The NJWEEDMAN, Ed Forchion, won a major battle yesterday in his ongoing
legal volley with the State of New Jersey.

United States District Court Judge Joseph E. Irenas granted Forchion a
preliminary injunction, thereby freeing him from the Burlington County
Jail, where he has been since late summer.

As of press time last night, Forchion had yet to be released, but his
lawyer, John Vincent Saykanic, said his release is imminent.

"Mr. Forchion is a freedom fighter," said Saykanic, "and this opinion is a
victory not only for Mr. Forchion, but for the First Amendment."

Forchion was arrested Aug. 18 after filming three commercials that the
state claims advocated the use of marijuana.

The commercials, as seen by The Trentonian, dealt with First Amendment
issues and the war on drugs, and did not explicitly advocate the use of

But that's what members of the Intensive Supervisory Program (ISP) said he did.

ISP is a heightened state of parole Forchion was put into it after 17
months in prison for transporting 25 pounds of pot into the state.

As part of Forchion's deal, ISP allegedly forbade him from advocating the
use of marijuana, though Forchion claims no paperwork on such a restriction

Tom Bartlett, the South Jersey head of the ISP, said it would be
"inappropriate" to discuss any matter regarding Forchion when asked the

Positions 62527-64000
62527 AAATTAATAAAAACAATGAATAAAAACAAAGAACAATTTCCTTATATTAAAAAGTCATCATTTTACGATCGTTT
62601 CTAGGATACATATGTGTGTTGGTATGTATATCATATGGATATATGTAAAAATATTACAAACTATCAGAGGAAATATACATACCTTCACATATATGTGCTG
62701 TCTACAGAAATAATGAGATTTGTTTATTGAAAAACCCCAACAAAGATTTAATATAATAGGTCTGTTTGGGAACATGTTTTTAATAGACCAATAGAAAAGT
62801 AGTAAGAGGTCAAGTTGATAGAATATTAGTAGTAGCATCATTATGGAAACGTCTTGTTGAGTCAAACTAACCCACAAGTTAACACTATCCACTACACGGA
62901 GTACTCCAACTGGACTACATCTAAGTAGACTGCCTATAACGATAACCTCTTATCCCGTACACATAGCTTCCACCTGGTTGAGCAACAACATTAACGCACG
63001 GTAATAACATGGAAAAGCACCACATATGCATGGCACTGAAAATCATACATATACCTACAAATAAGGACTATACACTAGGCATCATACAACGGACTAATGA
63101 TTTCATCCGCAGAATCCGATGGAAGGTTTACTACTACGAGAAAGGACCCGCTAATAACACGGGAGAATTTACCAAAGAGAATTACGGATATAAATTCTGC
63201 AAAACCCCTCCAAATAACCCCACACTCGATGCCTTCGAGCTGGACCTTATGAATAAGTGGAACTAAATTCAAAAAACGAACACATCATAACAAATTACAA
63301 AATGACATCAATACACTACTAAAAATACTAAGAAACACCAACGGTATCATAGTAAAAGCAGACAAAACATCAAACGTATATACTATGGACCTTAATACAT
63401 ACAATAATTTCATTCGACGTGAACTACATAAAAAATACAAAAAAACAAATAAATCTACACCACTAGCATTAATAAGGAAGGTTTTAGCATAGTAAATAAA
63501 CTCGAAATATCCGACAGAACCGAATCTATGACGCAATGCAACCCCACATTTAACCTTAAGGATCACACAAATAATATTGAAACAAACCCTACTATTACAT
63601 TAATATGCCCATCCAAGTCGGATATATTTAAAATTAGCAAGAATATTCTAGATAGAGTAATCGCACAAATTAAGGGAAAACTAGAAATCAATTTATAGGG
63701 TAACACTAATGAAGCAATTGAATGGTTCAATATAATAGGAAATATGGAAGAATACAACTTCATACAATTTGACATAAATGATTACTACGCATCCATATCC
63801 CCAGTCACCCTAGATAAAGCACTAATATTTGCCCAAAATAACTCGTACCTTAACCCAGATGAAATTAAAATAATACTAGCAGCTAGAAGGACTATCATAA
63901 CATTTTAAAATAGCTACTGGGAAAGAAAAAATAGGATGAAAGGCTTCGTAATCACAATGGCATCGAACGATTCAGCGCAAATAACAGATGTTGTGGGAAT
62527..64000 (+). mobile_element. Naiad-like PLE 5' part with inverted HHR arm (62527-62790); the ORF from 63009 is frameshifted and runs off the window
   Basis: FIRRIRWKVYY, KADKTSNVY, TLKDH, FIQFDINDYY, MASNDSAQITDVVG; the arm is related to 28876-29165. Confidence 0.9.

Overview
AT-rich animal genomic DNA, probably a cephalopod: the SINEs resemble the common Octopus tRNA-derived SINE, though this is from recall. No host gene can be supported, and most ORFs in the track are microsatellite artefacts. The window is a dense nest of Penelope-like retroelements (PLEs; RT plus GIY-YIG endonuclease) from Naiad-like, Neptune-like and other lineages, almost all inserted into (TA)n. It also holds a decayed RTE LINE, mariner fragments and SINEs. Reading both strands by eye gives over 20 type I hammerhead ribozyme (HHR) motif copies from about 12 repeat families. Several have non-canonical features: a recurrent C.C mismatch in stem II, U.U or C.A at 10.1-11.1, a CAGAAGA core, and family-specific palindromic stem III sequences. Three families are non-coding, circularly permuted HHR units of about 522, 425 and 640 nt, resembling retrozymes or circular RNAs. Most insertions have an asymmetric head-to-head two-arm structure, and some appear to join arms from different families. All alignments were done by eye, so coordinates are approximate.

details of Forchion's ISP deal last September.

Forchion subsequently sought relief from the federal courts, claiming the
State of New Jersey violated his First Amendment rights.

Irenas agreed, and ordered Forchion back into the program yesterday.

"It is in the public interest to have Mr. Forchion returned to the
Intensive Supervisory Program," Irenas wrote in one part of the 18-page

While Forchion can claim victory today, his legal woes are still far from over.

Next week, a continuation of Forchion's battle with the ISP continues, as
he is in the middle of a fight to be let back into the program.

Saykanic said the federal judge's ruling may or may not have an effect in
Forchion's upcoming state hearing.

"It could certainly change things," Saykanic said. "It could change how
they rule."

Pubdate: Sat, 25 Jan 2003
Source: Trentonian, The (NJ)
Copyright: 2003 The Trentonian